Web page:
President Trump surprised both sides of the political aisle during his Tuesday press conference in Trump Tower. Trump essentially equated the alt-right with a made-up term, the “alt-left,” saying both groups were responsible for the violence in Charlottesville over the weekend that killed a young woman and injured 20 others protesting white supremacy.
Often with the assembled reporters who questioned why it took so long for the president to condemn the racism evident at the Charlottesville rally, Trump said, that “before I make a statement, I like to know the facts.”
He claimed he watched the events unfold and felt the “alt-left” groups were “very, very violent,” charging at the white supremacist and neo-Nazi groups gathered to protest the planned removal of a Robert E. Lee monument from a park. There is “blame on both sides.”
Trump then equated the Confederate General who lead the South during the Civil War to America’s Founding Fathers. “Many of those people were there to protest the taking down of the statue of Robert E. Lee,” Trump said. “This week, it is Robert E. Lee and this week, Stonewall Jackson. Is it George Washington next? You have to ask yourself, where does it stop?”
“How about Thomas Jefferson? Do you like him? Okay. Good. Are we going to take down the statue? He was a major slave owner,” Trump said. “You’re changing history, you’re changing culture.”
Trump defended the white national groups angry over the Lee statue removal. “I’ve condemned neo-Nazis. I’ve condemned many different groups. Not all of those people were neo-Nazis, believe me. Not all of those people were white supremacists by any stretch,” he said, noting that his first statement about the events was “very nice.”
Trump doubled down on the off-script remark he made Saturday, saying “many sides” were to blame for the violence. “You had a group on one side and the other, and they came at each other with clubs, and it was vicious and horrible. It was a horrible thing to watch,” he said. “There is another side. There was a group on this side—you can call them the left. You have just called them the left—that came violently attacking the other group. You can say what you want. That’s the way it is.”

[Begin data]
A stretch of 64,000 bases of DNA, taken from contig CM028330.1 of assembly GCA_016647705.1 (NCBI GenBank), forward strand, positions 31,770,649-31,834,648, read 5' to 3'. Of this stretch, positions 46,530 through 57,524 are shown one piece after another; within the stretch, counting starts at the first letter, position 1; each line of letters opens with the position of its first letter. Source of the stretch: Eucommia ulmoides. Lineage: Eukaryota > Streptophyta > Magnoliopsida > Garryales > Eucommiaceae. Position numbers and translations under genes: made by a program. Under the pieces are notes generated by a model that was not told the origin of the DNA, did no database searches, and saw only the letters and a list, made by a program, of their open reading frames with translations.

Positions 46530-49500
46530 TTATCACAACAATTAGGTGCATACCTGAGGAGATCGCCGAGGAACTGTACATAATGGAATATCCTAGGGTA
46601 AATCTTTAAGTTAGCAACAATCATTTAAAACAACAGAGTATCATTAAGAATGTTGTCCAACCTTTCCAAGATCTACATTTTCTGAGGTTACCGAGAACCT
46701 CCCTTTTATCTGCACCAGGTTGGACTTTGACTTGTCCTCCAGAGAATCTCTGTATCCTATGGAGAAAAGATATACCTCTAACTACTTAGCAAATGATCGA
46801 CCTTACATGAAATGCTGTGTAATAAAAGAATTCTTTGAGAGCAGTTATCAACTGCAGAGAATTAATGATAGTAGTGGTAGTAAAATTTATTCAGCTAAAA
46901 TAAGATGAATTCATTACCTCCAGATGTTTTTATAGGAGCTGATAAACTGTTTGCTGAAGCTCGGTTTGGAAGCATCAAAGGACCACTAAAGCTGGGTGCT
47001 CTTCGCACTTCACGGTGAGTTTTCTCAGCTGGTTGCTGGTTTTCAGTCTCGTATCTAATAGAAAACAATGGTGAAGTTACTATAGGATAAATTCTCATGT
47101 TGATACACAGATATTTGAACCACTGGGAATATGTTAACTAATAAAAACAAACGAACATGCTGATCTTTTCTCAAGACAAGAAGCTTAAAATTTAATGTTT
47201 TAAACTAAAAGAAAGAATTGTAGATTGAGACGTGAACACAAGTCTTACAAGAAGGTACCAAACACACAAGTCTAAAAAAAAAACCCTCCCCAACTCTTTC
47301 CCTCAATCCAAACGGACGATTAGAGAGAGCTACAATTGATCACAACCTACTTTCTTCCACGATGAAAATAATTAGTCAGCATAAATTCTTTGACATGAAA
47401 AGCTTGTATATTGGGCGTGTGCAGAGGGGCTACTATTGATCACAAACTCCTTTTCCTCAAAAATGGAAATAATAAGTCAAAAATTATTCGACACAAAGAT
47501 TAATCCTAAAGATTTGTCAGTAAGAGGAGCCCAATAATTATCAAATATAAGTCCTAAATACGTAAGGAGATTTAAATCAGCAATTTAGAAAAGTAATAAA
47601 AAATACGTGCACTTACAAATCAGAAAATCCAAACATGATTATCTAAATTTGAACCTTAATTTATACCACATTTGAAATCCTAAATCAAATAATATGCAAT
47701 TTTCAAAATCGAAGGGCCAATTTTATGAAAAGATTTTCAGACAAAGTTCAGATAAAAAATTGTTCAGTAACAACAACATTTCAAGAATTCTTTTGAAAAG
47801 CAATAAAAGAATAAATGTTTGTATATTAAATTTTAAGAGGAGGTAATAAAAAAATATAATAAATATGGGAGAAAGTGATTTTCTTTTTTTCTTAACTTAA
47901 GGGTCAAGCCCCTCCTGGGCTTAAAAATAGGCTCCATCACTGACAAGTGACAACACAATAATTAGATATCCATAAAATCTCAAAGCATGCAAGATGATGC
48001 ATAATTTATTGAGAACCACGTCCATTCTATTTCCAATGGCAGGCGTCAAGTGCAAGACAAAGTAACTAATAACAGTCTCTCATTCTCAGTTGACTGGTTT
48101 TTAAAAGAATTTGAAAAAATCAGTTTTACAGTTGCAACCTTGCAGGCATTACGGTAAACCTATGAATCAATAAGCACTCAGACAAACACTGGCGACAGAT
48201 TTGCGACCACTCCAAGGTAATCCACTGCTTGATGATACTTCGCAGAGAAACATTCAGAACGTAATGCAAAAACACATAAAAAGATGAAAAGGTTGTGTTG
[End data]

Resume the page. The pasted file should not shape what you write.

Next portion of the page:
Trump insisted that there are “two sides to a story. I thought what took place was horrible moment for our country, a horrible moment. But there are two sides to the country.”
And, even though images and statements were broadcast all day Saturday, including statements by former KKK Grand Wizard David Duke that they were following through with the promise of Trump’s presidency—and he insisted that he watched the protests “much more closely than you people watched it,”—nonetheless, he said, “There was no way of making a correct statement that early,” about the violence. “I had to see the facts, unlike a lot of reporters. I didn’t know David Duke was there. I wanted to see the facts.”
Trump insisted that people were “bad” on both sides. “You had a group on one side that was bad. You had a group on the other side that was also very violent,” he said. “Nobody wants to say that. I’ll say it right now. You had a group on the other side that came charging in without a permit and they were very, very violent.”
Trump seemed to equate what he called the “alt left” with the KKK and neo-Nazis. “I’ve condemned neo-Nazis. I’ve condemned many different groups,” he said.
David Duke instantly tweeted this thanks. “Thank you President Trump for your honesty & courage to tell the truth about #Charlottesville.”
New York Times reporter Maggie Haberman also tweeted: “Trump says the mother of the woman killed said ‘the nicest things about me.’” Apparently Trump has not yet called the mother of Heather Heyer, a 32 year old paralegal who was mowed down by a car allegedly driving by 20-year old white supremacist James Field Jr.. Field is being held without bail on charges of murder and malicious wounding in Heyer’s death.